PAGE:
“Gas prices are expected to remain high and volatile for the foreseeable future. The forward wholesale gas curve suggests prices will remain significantly elevated into the coming winter period and seasons beyond,” said Sam Peek, senior analyst of assets and infrastructure at Cornwall insight.
Cornwall Insight has disclosed that near-term power prices will remain volatile, amid added renewables capacity in comparison to the previous winter, along with wider sentiment driven market volatility.
Revealed as part of the company’s Winter Outlook 2022 webinar Lee Drummee, Cornwall Insight analyst of assets and infrastructure, also indicated that volatility in power prices will remain in place for the foreseeable future.
“Drivers for power prices this winter remain mixed. While day-ahead prices could continue to ease, with a degree of rising market optimism, these trends are in their infancy, and there remains significant risk baked into longer date contracts for this winter season,” Drummee said.
The winter period could potentially be harsh, not only for the UK but also for the wider European continent. With geopolitical tensions crippling natural gas supplies, energy demand is expected to increase, and consumers are being exposed to high volatility in the market.
To mitigate this, the government introduced the Energy Prices Bill last month, which enshrined in law the Energy Price Guarantee and the Energy Bill Relief Scheme in the UK, from the beginning of October.
The Energy Price Guarantee is designed to limit the jump in domestic energy bills – which had been estimated to increase to as much as £6,500 – to £2,500 a year for a typical household by capping the electricity and gas units at 34.0p/kWh and 10.3p/kWh respectively, inclusive of VAT for standard variable tariffs.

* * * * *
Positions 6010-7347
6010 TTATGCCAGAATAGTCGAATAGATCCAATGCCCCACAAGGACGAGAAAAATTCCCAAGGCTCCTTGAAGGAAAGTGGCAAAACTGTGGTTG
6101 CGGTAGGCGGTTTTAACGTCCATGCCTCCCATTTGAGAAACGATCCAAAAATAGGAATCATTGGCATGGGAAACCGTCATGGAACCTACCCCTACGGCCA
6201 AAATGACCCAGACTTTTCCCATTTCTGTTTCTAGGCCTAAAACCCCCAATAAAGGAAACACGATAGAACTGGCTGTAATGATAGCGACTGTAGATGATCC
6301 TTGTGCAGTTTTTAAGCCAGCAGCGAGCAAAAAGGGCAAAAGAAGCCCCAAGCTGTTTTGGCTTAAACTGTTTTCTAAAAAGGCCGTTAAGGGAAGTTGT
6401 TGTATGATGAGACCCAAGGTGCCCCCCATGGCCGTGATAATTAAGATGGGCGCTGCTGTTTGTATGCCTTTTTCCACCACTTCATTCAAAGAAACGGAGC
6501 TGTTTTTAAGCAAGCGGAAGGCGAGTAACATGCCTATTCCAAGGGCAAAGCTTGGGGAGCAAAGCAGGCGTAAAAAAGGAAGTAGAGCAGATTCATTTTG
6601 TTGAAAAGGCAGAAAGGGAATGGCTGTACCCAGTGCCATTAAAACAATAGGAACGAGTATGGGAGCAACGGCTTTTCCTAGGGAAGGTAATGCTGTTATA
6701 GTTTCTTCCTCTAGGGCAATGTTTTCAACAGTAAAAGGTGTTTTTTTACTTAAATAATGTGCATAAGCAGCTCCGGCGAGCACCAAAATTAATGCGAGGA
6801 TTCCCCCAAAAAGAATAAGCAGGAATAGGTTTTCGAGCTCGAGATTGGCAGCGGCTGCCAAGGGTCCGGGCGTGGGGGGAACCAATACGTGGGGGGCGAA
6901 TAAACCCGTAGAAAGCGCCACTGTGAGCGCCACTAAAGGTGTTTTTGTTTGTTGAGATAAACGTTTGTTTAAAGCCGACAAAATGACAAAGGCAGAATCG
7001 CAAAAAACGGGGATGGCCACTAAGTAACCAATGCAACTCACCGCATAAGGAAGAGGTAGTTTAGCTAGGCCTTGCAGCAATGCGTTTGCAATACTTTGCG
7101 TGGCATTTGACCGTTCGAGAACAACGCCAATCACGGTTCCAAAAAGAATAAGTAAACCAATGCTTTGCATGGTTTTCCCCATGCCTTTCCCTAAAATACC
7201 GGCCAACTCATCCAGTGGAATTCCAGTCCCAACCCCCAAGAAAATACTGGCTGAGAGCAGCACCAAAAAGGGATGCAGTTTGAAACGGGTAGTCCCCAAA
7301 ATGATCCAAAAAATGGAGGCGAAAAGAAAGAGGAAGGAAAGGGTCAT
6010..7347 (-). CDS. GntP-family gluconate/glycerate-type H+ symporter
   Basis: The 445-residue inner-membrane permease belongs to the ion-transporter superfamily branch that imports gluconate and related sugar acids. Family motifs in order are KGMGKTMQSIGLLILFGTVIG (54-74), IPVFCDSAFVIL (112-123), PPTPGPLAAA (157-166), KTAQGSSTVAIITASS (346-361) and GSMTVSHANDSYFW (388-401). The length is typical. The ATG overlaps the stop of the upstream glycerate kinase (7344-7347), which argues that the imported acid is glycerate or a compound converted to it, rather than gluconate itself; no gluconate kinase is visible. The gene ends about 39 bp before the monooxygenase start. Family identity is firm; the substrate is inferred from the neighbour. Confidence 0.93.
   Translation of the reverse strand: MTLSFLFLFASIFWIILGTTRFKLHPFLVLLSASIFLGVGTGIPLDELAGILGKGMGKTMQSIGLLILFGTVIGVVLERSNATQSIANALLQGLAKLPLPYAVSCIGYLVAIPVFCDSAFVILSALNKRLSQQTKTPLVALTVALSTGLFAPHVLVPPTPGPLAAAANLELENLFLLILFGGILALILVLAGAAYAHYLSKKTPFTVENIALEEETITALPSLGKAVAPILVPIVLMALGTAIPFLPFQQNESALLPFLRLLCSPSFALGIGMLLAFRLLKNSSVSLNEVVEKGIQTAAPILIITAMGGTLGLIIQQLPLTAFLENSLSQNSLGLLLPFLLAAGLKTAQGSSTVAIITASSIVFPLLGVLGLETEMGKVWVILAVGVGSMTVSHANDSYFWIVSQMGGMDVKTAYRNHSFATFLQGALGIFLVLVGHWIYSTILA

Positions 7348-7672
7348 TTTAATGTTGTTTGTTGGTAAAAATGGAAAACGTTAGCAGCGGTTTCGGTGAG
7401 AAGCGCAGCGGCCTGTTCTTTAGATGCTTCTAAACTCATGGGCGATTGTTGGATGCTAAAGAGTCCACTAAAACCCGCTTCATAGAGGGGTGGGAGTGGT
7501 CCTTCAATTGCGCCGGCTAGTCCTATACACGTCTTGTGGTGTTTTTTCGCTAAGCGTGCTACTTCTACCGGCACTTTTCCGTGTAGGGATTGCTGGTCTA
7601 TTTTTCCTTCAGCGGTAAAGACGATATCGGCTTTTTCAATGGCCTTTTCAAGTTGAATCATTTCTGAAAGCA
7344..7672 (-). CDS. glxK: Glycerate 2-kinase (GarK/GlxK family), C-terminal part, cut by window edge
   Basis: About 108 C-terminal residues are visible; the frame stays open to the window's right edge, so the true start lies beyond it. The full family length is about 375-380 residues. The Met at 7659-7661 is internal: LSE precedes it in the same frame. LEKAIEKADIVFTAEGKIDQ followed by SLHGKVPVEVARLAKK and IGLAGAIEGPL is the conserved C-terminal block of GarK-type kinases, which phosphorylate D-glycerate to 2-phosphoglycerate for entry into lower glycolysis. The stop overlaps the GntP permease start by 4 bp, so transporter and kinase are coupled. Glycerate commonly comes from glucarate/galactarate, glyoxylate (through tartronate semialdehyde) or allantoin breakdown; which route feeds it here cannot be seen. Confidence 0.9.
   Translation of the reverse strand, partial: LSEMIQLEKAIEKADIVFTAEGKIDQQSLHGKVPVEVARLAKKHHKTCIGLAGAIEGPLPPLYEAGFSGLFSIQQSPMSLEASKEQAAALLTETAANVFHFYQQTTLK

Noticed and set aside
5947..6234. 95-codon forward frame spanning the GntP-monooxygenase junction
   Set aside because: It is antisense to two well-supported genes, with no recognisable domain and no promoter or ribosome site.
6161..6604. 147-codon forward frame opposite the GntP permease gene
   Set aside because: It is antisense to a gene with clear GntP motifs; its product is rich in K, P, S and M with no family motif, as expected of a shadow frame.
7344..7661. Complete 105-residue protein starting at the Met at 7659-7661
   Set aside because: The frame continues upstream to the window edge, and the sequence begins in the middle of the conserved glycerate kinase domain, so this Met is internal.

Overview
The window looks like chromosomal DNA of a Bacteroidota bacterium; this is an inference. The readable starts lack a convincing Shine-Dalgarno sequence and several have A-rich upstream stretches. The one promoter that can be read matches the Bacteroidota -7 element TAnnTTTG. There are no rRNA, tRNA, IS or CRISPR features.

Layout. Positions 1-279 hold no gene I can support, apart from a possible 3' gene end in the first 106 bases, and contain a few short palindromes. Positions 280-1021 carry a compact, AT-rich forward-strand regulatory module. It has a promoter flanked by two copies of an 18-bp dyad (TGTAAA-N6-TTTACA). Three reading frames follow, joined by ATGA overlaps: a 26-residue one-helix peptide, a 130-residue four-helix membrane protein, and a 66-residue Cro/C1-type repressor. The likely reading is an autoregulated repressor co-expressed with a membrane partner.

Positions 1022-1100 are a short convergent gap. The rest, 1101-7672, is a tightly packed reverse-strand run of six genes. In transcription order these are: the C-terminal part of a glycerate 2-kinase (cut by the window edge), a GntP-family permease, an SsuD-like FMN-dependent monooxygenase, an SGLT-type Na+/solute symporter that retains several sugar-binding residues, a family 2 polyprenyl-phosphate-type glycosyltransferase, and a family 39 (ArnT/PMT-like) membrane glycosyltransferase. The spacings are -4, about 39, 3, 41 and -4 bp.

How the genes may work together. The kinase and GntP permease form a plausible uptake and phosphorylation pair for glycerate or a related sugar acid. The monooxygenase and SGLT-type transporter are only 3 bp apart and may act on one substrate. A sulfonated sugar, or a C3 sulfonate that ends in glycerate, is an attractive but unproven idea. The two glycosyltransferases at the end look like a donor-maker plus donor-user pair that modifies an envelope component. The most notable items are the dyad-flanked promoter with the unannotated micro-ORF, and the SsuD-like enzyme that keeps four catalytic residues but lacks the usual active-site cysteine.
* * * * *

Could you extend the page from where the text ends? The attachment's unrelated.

The Energy Bill Relief Scheme halves the predicted MWh price for electricity and gas for businesses this winter, to £211/MWh and £75/MWh respectively.
Despite the positive implementation of policy to protect consumers and businesses as well as the scaling of the renewable generation sector, the future appears bleak.
This coincides with comments made by Drummee who stated: “Gas prices will continue to be the main price driver, with gas plants still being marginal and price setting in the wholesale market. High prices remain across forward contracts, through near-term price have started to observe a period of bearishness.”
This has been identified in research conducted by Cornwall Insight which said on Default Tariff Cap forecasts for April to June 2023 that the average consumer is predicted to pay £3,702 from April as opposed to the previously projected £4,255. Although this is a reduction and a step in the right direction, the figure is still hugely above the £2,500 Energy Price Guarantee levels.
In order to transition the UK away from fossil fuel usage and in turn reduce energy bills this winter, RenewablesUK has urged the UK’s new Prime Minister Rishi Sunak to support the scaling up of the clean power sector to boost energy security and cut energy bills.
Both energy security and reducing the price of energy bills will be pivotal issues for Sunak’s tenure as Prime Minister and Dan McGrail, CEO of RenewableUK, has called on him to support growth within the clean energy sector to help support these crucial determining factors.
“Cutting people’s energy bills and boosting energy security will be high on the new Prime Minister’s agenda, so we’re keen to work with Mr Sunak to achieve this as fast as possible,” McGrail said in a statement.